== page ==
Revised Drake Equation Gives New Hope in the Search For Smart Aliens

As it turns out, the number of advanced alien civilizations in our universe could be much, much higher than previously thought.


Five and a half decades ago, following years of research and listening to the cosmos, Dr. Frank Drake and a group of enthusiastic astronomers came up with an equation that aimed to give us a rough estimate of how many active and advanced alien civilizations could be out there.

The famous equation makes use of seven variables (the rate of star formation in our galaxy, the fraction of stars that can form planetary systems, the fraction of said planets that could potentially support life and so on) but many alien hunters believe it to be a bit outdated.

In the half century that elapsed since the equation was first presented, the Search for Extraterrestrial Intelligence (SETI) program managed to amass a trove of data that gave astronomers a new perspective on how the universe looked and behaved. As a result of new parameters being understood, the Drake Equation needed to be adjusted.

frank drake equation
Astronomer Frank Drake and his famous equation.

A new study published in the Astrobiology scientific journal did just that by incorporating recent exoplanet data gathered through Kepler and similar space programs. The study also adds two new notions in the mix: pessimism and optimism and seeks to correlate these factors with the effort to find alien life.

“The question of whether advanced civilizations exist elsewhere in the universe has always been vexed with three large uncertainties in the Drake equation,” study coauthor Adam Frank states.  We’ve known for a long time approximately how many stars exist. We didn’t know how many of those stars had planets that could potentially harbor life, how often life might evolve and lead to intelligent beings, and how long any civilizations might last before becoming extinct.”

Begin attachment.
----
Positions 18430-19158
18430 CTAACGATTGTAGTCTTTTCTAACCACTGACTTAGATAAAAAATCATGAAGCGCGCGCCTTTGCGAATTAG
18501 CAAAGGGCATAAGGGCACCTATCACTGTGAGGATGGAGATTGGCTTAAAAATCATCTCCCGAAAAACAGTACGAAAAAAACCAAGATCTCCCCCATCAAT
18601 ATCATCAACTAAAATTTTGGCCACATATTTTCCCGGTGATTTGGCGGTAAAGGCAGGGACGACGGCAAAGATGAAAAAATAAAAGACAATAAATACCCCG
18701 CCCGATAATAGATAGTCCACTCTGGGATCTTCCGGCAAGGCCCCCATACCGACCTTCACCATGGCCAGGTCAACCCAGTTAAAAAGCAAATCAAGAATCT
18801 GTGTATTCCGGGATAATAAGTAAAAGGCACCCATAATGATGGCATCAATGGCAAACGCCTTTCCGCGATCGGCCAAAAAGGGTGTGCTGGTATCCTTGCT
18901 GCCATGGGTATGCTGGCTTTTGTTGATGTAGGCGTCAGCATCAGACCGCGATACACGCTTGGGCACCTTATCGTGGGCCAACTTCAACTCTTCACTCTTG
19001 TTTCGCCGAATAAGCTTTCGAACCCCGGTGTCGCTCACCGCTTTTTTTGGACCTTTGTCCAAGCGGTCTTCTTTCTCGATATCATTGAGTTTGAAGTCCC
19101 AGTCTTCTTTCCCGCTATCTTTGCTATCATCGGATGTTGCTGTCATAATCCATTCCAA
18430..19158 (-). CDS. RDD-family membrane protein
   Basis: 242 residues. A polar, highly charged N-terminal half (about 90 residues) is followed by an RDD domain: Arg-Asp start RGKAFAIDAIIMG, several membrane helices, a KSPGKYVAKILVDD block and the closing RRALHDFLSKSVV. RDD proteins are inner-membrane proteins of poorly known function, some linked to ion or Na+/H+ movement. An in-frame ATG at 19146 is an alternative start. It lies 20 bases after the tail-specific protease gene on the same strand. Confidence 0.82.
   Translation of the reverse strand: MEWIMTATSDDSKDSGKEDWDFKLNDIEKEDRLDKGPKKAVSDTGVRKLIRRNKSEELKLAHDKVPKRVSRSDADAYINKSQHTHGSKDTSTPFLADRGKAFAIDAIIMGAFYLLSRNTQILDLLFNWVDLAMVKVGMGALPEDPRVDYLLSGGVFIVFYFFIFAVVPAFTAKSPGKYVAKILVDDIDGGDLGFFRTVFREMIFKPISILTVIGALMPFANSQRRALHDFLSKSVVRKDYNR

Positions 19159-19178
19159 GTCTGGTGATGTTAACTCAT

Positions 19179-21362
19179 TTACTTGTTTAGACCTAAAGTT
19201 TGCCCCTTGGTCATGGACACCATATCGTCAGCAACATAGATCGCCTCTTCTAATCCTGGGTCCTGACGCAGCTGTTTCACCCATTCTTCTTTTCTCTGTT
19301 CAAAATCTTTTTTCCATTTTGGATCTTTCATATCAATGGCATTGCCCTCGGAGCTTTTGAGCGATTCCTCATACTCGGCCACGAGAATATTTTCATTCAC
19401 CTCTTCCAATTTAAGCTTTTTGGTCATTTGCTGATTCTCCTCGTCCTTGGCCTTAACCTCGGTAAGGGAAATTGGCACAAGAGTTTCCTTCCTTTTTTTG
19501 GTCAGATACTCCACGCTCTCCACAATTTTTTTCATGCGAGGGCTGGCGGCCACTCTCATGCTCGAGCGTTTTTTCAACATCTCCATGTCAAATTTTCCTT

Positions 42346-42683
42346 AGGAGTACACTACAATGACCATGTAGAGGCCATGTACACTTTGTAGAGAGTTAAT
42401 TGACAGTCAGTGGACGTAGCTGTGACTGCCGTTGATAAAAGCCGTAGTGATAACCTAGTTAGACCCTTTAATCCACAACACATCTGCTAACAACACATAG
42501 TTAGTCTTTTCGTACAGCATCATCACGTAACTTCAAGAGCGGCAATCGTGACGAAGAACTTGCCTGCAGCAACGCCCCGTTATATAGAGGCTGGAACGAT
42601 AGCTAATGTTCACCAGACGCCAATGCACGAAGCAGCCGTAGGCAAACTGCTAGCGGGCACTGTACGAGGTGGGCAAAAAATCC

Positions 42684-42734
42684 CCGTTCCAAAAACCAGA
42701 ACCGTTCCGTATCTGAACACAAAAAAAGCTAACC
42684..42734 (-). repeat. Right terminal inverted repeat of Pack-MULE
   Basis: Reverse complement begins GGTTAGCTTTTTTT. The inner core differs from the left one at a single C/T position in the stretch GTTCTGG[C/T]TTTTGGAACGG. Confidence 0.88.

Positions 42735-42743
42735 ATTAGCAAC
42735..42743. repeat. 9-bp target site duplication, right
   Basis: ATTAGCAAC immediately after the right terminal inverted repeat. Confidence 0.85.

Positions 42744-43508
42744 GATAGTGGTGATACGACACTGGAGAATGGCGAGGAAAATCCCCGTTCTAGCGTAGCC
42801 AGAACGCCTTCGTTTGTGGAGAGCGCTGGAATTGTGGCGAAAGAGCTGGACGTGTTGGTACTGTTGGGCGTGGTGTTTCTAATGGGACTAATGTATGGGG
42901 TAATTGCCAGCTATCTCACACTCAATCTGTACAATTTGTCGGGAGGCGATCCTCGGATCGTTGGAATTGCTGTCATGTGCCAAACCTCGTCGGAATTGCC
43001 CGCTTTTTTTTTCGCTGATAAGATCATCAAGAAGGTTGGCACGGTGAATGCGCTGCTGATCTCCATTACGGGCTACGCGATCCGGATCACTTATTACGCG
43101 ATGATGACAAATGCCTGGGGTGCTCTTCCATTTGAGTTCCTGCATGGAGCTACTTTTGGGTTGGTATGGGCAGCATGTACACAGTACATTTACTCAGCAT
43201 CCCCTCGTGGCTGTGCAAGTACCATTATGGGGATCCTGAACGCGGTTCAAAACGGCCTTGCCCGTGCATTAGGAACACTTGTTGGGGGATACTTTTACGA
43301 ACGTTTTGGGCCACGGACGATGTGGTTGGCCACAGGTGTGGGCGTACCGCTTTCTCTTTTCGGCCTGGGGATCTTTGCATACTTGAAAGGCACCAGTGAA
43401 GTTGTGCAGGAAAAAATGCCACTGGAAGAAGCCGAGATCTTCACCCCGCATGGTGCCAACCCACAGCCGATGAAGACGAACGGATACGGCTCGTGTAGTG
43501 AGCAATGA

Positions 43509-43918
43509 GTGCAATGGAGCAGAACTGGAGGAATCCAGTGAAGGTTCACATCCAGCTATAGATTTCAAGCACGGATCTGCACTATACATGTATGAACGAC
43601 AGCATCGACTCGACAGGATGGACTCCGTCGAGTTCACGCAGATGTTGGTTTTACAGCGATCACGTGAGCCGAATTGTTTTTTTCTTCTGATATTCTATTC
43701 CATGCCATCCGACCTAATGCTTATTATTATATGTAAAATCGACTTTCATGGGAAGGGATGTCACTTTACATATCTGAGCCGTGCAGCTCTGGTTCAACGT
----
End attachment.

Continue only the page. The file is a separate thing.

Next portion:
In the past few years, NASA’s Kepler satellite measured and photographed tens of thousands of exoplanet candidates, leading astronomers to the solid assumption that one out of five stars has planets in what is called the ‘habitable zone’, the area around a star where water can exist in liquid form and thus create conditions favorable for life to arise and sustain itself.

The scientific world estimates the number of stars in our observable universe to be around 2 billion trillion (2,000,000,000,000,000,000,000) so you can already see life has had a great chance to appear elsewhere.

But the two most troubling questions posed by the Drake equation remain unanswerable.

How often does life evolve?

and

How long does an alien civilization survive for?

Since mankind is still alive and kicking, the last question is particularly difficult to answer and that’s where the optimism/pessimism notions are factored in.

The study authors write that their method only needs to establish the probability of mankind being the only intelligent species to have evolved in our universe. This is the pessimism line.

If the actual probability is greater than the pessimism line, then a technological species and civilization has likely happened before.”

Drawing on SETI and Kepler data, the study established the probability of us being alone at one in ten billion trillion, so chances are high that we really aren’t the sole children of the cosmos.

“Think of it this way,” Frank said. “Before our result you’d be considered a pessimist if you imagined the probability of evolving a civilization on a habitable planet were, say, one in a trillion. But even that guess, one chance in a trillion, implies that what has happened here on Earth with humanity has in fact happened about a 10 billion other times over cosmic history!”

The search for alien life has never been this hot. The groundwork for a multi-million dollar mission to Alpha Centauri is currently being laid out and scientists are outspoken in their optimism for finding alien life. So it appears it won’t be long until we finally have an answer to one of our oldest, most pertinent questions.

Are we alone?

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